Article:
Businessman Denis O'Brien and two companies controlled by him are seeking to be given documents used in a court application by the Director of Corporate Enforcement to have inspectors appointed to investigate matters at Independent News & Media.
Today, Michael Cush SC, for Mr O'Brien, Island Capital and Blaydon Ltd, told High Court president Mr Justice Peter Kelly his clients have been assisting the inspectors' investigation and a procedural point had been reached where they required to see the documents.
It may appear "surprising" his side has not seen the documents, counsel said. His side had informed the inspectors of the intended application for the documents and the inspectors had said they had no role in that regard.
In the circumstances, he wanted leave to serve short notice on INM and the Director of Corporate Enforcement (ODCE) of an application to be provided with the ODCE's grounding affidavit in the application for inspectors, plus replying affidavits.
Mr Justice Kelly, noting several other parties have secured access to the documents, granted liberty for short service of the application and returned the matter to next Wednesday.
Former INM CEO Gavin O'Reilly and Karl Brophy, former INM director of corporate affairs, are among a number of parties who previously secured access to the documents. Both men later obtained permission to use the materials for their contemplated proceedings against INM and possibly others arising from the alleged data breach.
In September 2018, Mr Justice Kelly appointed two inspectors - barrister Sean Gillane SC, who specialises in criminal law, and Richard Fleck, a UK-based solicitor and corporate governance expert - to investigate the conduct of affairs at INM.
Their first report was provided to the judge in April 2019.
ODCE Ian Drennan applied for inspectors in spring 2018 following his office’s year-long investigation into matters raised in protected disclosures made in 2016 and 2017 by former INM CEO Robert Pitt and INM's Chief Financial Officer Ryan Preston.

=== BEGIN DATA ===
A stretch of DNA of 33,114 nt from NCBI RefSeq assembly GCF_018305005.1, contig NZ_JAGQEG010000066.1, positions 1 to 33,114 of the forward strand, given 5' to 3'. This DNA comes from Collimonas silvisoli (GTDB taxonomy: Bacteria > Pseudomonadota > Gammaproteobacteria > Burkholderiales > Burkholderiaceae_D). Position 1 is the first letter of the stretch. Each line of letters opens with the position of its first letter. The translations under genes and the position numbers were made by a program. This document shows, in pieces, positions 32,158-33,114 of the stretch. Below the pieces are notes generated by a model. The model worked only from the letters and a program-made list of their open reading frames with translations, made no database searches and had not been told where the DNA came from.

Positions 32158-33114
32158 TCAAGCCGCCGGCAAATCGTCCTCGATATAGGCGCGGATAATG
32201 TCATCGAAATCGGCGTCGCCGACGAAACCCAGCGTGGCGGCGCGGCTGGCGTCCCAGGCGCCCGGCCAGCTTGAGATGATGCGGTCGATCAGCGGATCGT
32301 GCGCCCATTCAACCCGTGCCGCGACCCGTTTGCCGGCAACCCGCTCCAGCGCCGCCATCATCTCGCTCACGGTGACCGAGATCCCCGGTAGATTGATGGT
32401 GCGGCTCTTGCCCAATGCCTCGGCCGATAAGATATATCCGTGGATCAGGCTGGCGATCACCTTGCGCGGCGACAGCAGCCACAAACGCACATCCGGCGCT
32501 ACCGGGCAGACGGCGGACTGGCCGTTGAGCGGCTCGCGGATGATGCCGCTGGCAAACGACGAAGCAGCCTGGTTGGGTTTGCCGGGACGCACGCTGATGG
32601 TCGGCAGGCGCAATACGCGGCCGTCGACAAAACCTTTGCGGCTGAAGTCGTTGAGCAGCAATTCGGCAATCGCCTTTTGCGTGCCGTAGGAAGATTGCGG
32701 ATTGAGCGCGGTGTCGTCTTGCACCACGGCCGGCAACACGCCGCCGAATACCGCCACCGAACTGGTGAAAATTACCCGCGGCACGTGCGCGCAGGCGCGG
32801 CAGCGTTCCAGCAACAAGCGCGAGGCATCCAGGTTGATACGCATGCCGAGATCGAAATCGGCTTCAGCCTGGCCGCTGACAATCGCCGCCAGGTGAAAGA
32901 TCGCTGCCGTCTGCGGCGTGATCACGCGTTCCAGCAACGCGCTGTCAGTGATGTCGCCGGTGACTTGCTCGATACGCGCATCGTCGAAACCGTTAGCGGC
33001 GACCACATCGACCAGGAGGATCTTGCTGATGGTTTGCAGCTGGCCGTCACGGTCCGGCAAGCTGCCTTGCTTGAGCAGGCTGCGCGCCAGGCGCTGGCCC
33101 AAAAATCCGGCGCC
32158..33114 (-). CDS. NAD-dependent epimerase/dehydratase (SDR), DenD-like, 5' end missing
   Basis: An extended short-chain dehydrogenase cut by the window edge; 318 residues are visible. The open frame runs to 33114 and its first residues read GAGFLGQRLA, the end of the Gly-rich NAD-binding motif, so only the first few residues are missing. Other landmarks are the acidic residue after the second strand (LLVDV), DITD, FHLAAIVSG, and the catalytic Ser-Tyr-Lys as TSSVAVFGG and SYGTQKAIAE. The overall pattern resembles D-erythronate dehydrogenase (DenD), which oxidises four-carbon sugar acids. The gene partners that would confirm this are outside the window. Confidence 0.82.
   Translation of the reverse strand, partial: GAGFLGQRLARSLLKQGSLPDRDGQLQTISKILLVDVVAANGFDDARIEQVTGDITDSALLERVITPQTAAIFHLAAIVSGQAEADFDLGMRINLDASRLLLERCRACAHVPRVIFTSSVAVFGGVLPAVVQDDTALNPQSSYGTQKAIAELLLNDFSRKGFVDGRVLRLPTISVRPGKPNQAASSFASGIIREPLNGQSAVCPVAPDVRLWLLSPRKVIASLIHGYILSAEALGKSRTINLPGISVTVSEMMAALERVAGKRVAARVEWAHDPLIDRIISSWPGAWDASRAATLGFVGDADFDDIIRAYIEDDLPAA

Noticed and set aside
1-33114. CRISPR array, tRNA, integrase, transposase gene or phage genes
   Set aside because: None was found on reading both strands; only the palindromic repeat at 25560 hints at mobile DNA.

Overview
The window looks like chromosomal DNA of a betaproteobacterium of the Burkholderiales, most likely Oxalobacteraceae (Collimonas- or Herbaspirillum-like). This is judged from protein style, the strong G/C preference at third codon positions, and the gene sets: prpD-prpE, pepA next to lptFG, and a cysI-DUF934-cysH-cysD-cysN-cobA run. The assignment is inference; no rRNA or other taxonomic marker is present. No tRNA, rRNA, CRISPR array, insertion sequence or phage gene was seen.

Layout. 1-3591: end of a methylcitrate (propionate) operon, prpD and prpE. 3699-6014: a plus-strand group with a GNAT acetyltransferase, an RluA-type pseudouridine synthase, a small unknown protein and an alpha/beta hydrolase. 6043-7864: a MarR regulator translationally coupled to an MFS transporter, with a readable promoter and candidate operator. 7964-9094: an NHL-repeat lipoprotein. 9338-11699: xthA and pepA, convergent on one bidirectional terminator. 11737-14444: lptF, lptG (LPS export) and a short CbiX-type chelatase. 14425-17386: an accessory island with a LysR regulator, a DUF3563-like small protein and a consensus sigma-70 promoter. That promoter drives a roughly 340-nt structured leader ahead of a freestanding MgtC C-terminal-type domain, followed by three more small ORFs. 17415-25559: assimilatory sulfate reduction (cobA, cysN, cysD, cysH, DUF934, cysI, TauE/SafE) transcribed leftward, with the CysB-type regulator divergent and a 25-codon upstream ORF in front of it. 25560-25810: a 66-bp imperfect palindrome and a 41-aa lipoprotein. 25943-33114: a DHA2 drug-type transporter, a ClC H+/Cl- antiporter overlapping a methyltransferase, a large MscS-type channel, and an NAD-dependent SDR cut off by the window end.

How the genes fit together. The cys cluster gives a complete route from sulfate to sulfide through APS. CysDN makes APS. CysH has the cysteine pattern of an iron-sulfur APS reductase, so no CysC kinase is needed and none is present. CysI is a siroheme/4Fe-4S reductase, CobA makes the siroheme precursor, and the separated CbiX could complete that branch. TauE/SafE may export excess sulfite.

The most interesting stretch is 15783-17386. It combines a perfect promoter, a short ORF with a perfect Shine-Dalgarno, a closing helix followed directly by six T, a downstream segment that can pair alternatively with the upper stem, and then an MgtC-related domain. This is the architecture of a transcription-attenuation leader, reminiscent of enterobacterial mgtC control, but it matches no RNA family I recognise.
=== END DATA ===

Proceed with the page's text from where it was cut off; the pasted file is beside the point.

Arising from that investigation, the ODCE raised concerns about issues, including an alleged data breach at INM in 2014, involving data being exported from the jurisdiction and interrogated by third parties.
The then INM Chairman Leslie Buckley, who stepped down in March 2018, has said that was done as a cost-cutting exercise called Operation Quantum.
In September 2018, Mr Justice Kelly ruled the ODCE had provided evidence that "well justified" inspectors being appointed.
He was satisfied many questions “remain to be answered” about “disquieting” issues raised by the ODCE, including the alleged removal from INM, and interrogation, of the data of 19 persons, including journalists, former INM employees and executives and two senior counsel for the Moriarty Tribunal.
The judge was also concerned about the circumstances concerning the proposed acquisition by INM of Newstalk Radio from a company of Mr O'Brien, then INM's largest shareholder, and the proposed payment by INM of a €1m 'success fee' to another company of Mr O'Brien's.
While neither of those payments proceeded, they were "certainly suggestive of an unlawful purpose directed to the benefit of Mr O'Brien directly or indirectly and the detriment of the company," he said.
The appointment of inspectors' was in the public interest in the context of the regulation of public companies, the nature of INM's business and the importance of a free press, he held.